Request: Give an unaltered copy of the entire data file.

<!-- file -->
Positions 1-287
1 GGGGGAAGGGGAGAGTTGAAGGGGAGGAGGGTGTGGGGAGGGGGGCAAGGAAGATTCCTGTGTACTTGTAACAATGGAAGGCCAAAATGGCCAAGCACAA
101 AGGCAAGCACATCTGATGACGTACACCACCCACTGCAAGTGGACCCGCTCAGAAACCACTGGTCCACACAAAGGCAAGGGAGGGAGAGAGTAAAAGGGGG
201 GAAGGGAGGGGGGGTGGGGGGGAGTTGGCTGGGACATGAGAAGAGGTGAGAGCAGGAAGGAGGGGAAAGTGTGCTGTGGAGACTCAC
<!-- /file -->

Positions 1-287
1 GGGGGAAGGGGAGAGTTGAAGGGGAGGAGGGTGTGGGGAGGGGGGCAAGGAAGATTCCTGTGTACTTGTAACAATGGAAGGCCAAAATGGCCAAGCACAA
101 AGGCAAGCACATCTGATGACGTACACCACCCACTGCAAGTGGACCCGCTCAGAAACCACTGGTCCACACAAAGGCAAGGGAGGGAGAGAGTAAAAGGGGG
201 GAAGGGAGGGGGGGTGGGGGGGAGTTGGCTGGGACATGAGAAGAGGTGAGAGCAGGAAGGAGGGGAAAGTGTGCTGTGGAGACTCAC